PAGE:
Asteroids that could collide with the Earth are listed on the publicly available Near Earth Object (NEO) hazard web sites maintained by the National Aeronautics and Space Administration (NASA) and the European Space Agency (ESA). The risk of 69 potentially threatening NEOs that produce 261 dynamically distinct impact instances, or Virtual Impactors (VIs), has been calculated using the Asteroid Risk Mitigation and Optimization Research (ARMOR) tool. ARMOR calculates the impact risk in terms of expected casualties based on three factors: impact probability, exposure and vulnerability. First, the impact probability of each VI is projected onto the surface of the Earth as a spatial probability distribution. The projection considers orbit solution accuracy and the global impact probability. Second, the global population distribution is introduced and represents the exposure to the hazard. Finally, the vulnerability of the population to the physical impact effects produced by a colliding asteroid is calculated. Impact effects are calculated based on asteroid size, impact speed and impact angle and the effects are: crater formation, thermal radiation, seismic shaking, overpressure shock wave, strong winds and the deposition of an ejecta blanket. Population vulnerability is determined based on the severity of the impact effects at a given distance from the impact site. Factoring together impact probability, exposure and vulnerability allows calculation of the risk for each VI as well as the combined risk of the 69 asteroids. To account for the uncertainty in the impact effect models, ARMOR produces three scenarios that represent the least harmful, the expected and the worst case outcomes. Because the risk calculation is dependent on the current impact probability, the risk calculation is subject to significant variability based on the availability of new asteroid observations. The calculated risk expresses the current best estimate of expected casualties that are associated with each asteroid. The method has the potential to form the basis of a new impact hazard threat scale similar to the Torino or Palermo scale. The results are presented in the form of global spatial risk distributions and as quantitative analysis.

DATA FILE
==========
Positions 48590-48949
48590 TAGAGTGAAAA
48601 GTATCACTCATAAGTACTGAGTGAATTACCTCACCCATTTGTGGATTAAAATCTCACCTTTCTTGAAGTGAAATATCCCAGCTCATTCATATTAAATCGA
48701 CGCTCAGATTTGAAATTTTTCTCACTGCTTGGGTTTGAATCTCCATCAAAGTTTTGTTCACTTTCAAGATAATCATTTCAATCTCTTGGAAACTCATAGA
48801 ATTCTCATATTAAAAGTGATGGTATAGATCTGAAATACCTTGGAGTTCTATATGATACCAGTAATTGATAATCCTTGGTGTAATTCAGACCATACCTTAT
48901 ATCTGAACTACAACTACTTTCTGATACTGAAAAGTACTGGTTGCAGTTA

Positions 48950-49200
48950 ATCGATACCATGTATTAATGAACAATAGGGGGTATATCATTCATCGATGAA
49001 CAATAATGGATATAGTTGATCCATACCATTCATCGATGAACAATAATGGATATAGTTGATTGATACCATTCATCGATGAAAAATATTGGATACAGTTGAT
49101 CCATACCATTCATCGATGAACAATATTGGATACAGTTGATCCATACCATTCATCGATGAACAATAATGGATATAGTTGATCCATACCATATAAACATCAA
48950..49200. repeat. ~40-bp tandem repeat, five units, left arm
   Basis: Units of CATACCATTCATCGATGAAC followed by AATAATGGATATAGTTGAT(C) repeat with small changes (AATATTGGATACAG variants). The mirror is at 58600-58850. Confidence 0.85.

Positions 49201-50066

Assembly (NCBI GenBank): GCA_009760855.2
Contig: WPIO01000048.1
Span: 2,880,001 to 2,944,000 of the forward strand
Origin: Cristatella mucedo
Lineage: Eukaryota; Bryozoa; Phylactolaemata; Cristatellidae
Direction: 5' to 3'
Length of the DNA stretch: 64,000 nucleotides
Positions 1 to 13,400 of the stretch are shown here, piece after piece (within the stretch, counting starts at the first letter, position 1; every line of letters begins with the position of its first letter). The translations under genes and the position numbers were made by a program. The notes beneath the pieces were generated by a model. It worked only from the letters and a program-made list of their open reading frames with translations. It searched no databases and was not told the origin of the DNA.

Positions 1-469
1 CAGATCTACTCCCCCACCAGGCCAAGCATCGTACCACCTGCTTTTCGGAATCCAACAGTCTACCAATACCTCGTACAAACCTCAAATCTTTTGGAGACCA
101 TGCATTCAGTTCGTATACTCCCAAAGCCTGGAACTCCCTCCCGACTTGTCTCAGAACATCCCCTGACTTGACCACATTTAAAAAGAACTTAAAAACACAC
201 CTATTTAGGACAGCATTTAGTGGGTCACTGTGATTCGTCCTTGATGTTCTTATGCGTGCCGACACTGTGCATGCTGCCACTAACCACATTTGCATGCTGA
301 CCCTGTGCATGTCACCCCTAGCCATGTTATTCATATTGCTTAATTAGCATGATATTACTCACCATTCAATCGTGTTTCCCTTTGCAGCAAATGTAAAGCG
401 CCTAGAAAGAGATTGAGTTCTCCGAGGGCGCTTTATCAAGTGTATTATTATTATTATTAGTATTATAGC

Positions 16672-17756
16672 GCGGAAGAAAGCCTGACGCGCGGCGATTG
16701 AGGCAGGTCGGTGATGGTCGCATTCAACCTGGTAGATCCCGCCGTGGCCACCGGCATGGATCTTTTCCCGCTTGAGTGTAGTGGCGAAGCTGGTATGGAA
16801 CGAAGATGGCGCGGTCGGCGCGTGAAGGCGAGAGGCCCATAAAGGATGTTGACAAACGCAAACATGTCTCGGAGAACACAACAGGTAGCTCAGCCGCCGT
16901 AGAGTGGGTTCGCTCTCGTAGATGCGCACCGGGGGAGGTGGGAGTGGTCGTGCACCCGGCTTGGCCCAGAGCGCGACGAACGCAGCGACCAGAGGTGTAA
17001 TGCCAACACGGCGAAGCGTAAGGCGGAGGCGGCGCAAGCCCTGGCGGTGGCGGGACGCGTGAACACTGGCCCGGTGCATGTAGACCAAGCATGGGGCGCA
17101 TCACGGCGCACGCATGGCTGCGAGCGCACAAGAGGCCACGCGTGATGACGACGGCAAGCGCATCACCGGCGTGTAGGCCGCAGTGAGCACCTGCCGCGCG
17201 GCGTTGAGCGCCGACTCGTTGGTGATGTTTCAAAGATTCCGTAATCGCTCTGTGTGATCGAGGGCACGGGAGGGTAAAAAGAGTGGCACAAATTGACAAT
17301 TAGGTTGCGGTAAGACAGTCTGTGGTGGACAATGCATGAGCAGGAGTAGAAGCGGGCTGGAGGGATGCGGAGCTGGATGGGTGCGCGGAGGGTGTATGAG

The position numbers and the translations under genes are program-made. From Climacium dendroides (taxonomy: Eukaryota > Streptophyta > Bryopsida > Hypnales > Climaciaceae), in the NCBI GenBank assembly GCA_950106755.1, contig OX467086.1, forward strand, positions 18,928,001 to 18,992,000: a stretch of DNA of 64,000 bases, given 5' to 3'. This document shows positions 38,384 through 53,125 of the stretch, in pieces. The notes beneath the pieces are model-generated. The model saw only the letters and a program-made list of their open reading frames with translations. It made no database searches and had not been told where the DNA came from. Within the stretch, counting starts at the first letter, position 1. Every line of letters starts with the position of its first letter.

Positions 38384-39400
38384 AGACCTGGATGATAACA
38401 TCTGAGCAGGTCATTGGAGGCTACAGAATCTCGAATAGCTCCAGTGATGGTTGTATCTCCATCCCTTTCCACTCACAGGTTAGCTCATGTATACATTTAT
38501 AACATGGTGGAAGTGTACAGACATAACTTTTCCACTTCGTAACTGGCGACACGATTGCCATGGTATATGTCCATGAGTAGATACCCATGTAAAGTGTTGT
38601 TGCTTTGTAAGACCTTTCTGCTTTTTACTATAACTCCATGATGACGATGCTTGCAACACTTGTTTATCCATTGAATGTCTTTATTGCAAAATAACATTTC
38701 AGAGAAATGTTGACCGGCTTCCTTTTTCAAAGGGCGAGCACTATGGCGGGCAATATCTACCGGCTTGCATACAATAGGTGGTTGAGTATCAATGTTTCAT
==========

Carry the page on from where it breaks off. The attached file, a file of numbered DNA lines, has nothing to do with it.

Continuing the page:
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IEEE_Aerospace_Manuscript_revised.pdf - Accepted Manuscript
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More information

Submitted date: 24 October 2015
Accepted/In Press date: 16 November 2015
e-pub ahead of print date: 5 March 2016
Venue - Dates: IEEE Aerospace Conference, United States, 2016-03-05 - 2016-03-12
Organisations: Geography & Environment

Identifiers

Local EPrints ID: 390623
URI: https://eprints.soton.ac.uk/id/eprint/390623
PURE UUID: 9c85f455-74d2-4e15-be46-42b7f92e73ee
ORCID for Peter Atkinson: ORCID iD orcid.org/0000-0002-5489-6880

Catalogue record

Date deposited: 04 Apr 2016 12:39
Last modified: 20 Jul 2019 01:20

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Contributors

Author: Clemens Rumpf
Author: Hugh Lewis
Author: Peter Atkinson ORCID iD